When was the last time you took a good look at your numbers? Take this quiz designed to shed some light on the numbers that underlie your bottom line and why you should care about them.
Gross Income Per Square Foot
This is a simple formula. You take your annual gross income and divide it by your square footage. Some salons break it down even further and track the gross income of each treatment room or area. The idea is to examine the relationship between income and space.
How to make it work for you: Now that you know how much income the space generates, you can look at ways to reapportion it or increase the effectiveness. Is there too much seating in the reception area? Is there room for retail displays in treatment areas? How many additional technicians could comfortably work in the space? Do you need a bigger (or smaller) space? If you generate little or no business from walk-ins, do you really need premium shopping center space? You get the idea. The more you sort the numbers the more you will be able to use them to boost your bottom line.
Whether you track retail sales as a percentage of services or per service ticket, it’s up to you. With computer software, you can choose a myriad of options. Retail sales carry a big bang. They don’t take up much space, don’t require much employee time (compared to services), and they are consumable. Because clients buy them repeatedly, products such as nail polish and lotions become a second stream of income. Tracking retail sales also lets you know which technicians encourage shopping. Along with average service tickets, retail sales let you know who the top earners are in the salon.
How to make it work for you: Borowy hosts contests among the staff members. Techs compete to see who can increase sales by the greatest percentage. Offering clients an assortment of shopping options ranging from nail polish to novelty handbags may be the key to fattening sales. Keeping displays full, dust-free, and rotating frequently will help increase interest. The clients will be looking to see what’s new each time they arrive for a service.
At VIP Salon & Spa, booking procedures are based not only on seniority but on client retention as well. Every three months, the booking order is reevaluated.
How to make it work for you: Keeping clients with a particular tech is important, but it’s even more important to keep them in the salon. Help technicians develop the skills to suggest another tech if they feel the client might leave the salon. Work some role-playing into your next staff meeting. By creating a mutually supportive environment, clients can be retained by the salon — which helps all the employees.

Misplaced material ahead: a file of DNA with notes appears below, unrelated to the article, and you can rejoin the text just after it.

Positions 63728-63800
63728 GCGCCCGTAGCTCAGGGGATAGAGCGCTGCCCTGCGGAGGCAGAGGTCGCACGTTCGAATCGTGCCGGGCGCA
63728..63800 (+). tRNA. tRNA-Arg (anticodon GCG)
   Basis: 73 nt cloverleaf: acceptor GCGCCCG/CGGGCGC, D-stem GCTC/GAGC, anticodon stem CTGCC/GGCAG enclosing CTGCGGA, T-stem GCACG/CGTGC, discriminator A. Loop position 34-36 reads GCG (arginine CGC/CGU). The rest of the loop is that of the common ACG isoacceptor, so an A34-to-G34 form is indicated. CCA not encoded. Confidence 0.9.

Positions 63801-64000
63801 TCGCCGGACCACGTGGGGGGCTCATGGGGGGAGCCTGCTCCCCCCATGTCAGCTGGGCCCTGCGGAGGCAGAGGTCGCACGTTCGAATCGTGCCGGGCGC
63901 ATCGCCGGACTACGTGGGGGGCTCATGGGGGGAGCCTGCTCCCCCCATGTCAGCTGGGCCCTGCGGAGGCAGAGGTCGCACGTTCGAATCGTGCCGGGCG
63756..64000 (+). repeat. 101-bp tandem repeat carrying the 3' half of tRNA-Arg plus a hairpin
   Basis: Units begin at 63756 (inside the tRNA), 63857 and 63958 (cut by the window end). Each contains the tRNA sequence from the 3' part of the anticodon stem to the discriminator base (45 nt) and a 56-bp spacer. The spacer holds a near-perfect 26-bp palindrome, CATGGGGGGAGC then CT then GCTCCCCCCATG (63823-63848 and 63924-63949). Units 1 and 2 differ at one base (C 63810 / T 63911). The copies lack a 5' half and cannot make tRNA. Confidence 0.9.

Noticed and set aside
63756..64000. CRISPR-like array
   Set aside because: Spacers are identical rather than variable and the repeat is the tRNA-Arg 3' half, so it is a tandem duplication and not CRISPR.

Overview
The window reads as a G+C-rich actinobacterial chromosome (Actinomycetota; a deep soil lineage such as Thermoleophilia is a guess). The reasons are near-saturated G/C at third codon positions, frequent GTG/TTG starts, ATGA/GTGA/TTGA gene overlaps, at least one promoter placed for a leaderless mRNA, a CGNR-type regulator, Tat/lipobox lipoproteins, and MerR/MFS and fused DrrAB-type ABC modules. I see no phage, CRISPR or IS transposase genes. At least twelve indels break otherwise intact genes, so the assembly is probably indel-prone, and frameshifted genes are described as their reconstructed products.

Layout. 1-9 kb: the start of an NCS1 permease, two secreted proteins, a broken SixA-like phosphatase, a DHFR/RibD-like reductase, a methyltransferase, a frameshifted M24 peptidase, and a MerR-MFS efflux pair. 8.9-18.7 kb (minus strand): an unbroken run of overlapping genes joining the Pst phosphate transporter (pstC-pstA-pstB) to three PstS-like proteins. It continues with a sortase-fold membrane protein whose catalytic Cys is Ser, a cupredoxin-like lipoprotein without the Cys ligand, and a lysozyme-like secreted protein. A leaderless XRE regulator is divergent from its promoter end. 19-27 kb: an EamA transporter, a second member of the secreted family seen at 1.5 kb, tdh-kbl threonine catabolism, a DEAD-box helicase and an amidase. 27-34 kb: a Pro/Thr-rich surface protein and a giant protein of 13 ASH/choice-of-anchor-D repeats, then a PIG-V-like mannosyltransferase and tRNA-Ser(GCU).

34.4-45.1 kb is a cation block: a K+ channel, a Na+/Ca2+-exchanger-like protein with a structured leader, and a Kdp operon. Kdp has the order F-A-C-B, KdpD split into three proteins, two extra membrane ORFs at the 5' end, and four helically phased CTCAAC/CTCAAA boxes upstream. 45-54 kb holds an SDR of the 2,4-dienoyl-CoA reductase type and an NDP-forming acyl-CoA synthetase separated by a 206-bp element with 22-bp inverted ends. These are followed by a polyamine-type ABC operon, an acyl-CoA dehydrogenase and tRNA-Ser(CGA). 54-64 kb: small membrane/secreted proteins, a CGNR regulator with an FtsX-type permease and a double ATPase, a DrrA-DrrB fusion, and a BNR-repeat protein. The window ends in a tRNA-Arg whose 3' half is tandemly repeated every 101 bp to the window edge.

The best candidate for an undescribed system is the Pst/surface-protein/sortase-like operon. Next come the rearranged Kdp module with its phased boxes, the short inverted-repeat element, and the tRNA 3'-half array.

Fixed vs. Flexible Expenses
Fixed expenses are those that you have to pay every month whether you service any clients or not. They would be things such as rent, insurance, advertising contracts, etc. Flexible expenses are those that change proportionately as your client load increases, such as payroll, products, and water. It’s important to know the difference. Chances are good that you take all of this information to your accountant for reporting purposes. Does your accountant ever sit down and help you determine if your current business model is working, or how to improve it? If so, great, hang onto that accountant. For the rest of us, we have to tweak our own plan. Roughly, gross income minus expenses equals profit.
How to make it work for you: Schrabeck prices services based on a formula that includes time and product costs that is designed to keep her salon profitable. Her salon uses a metric of at least $1 a minute in the formula. Even more impressive is that Precision Nails succeeds in doing it with only two treatment areas. The key here is to use your own stats to set prices. If you base your prices on what the salon down the street charges, you are taking for granted that they have a functional business plan. That’s a lot of faith to put into someone you don’t even know. It’s understandable that salon owners are concerned about what price the market can bear, but it won’t matter if they are out of business from flawed pricing. Remember, profit is the goal. From time to time, price increases are necessary.
Recruiting and Training
“Tracking training and ongoing education is important because the more knowledge you have, the more you can charge,” says Peters, a veteran nail tech and educator. When salons invest in employees it can reduce the amount of money they spend overall to train new hires. It’s a cycle. Ongoing recruiting and training go hand in hand. Recruit even when you aren’t hiring; train even when you don’t know how long they’ll stay.
How to make it work for you: Put it down on paper. Commit to a date once a month. Go to your local nail school and volunteer to give a talk or mentor enrollees. This isn’t about screening them upfront. Just put yourself front and center and get to know them. Make sure they have your business card and an invitation to call you. You never know when you will have a vacancy or they will be looking for a job. Schedule staff trainings regularly. Put them on the calendar in big, bold letters. Be known as the salon that never stops learning.
You’ve probably heard at least one person say, “Statistics lie.” Statistics don’t lie; they paint a picture as vivid as we will allow. Crunching the numbers can be liberating. Patterns start to develop. There is no magic. Your business model may not look like the salon down the street. But it’s okay. The idea is to use your unique statistics to work harder for you.